Delivery dramas

One of the major sticking points with online retail is getting the product safely to the customer. While your business’s chosen logistics partner is a separate entity, it is still a vital part of your customer’s overall experience with your brand so choosing a reliable supplier is crucial.

A report by Which? in 2016 revealed that brands who scored badly for their customer’s online shopping experience were criticised most for their ‘poor or difficult to organise deliveries’. Although the quality of your product might meet your customer’s expectations, a negative experience with your delivery service provider can easily overshadow this and have a negative impact on their loyalty to your brand in the long term.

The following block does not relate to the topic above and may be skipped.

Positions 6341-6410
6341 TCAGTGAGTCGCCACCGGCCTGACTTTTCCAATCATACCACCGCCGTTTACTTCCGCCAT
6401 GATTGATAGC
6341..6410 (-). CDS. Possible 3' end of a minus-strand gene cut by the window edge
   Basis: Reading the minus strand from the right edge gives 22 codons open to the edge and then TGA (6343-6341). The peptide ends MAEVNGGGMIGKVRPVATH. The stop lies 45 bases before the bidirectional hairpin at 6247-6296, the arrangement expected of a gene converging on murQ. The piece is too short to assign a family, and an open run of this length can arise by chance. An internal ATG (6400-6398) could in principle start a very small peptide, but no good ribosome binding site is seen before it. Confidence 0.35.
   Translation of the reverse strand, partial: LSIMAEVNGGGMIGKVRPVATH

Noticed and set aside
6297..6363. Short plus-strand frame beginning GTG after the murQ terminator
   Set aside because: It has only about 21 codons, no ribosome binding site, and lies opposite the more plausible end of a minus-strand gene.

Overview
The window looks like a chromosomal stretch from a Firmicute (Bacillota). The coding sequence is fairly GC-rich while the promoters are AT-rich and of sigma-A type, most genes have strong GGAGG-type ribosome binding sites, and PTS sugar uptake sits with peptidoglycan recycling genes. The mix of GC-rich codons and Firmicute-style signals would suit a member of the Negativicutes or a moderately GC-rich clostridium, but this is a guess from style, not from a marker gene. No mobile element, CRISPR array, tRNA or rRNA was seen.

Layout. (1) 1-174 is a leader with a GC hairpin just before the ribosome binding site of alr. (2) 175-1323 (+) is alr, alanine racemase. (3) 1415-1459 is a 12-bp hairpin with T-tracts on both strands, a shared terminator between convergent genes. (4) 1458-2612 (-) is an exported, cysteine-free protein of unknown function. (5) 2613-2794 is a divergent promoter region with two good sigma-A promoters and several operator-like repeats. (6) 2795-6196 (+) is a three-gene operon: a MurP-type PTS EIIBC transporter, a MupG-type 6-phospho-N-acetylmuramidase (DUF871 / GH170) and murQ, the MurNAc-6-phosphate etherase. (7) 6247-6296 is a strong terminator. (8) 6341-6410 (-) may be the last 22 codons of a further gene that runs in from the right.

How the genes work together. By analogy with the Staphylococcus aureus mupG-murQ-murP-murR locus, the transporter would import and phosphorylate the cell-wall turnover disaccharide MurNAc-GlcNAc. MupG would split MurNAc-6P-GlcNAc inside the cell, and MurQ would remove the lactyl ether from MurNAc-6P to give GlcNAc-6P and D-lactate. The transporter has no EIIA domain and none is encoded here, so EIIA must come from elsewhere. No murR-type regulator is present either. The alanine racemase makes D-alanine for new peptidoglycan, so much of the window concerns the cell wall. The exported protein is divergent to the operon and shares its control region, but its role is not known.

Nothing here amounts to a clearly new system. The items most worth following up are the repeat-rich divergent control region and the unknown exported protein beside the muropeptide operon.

Brad Poulter, from Best Transportation Services says, ‘Every time you promise a delivery, you are putting your company’s reputation on the line. You need a courier service that won’t let you down. When choosing your logistics partner, be sure to do a thorough fact check on the companies in your shortlist including details of their security policy, the range of delivery services they offer and how they track assets.

Shopaholics social

Historically, social media has been shunned by marketers because its main selling point was vanity metrics. A sudden increase in followers to your page does not necessarily equate to more sales or greater brand loyalty. Now social media platforms have evolved to address this issue and have optimised their functionality so that brand pages allow customers to browse their latest products and purchase directly.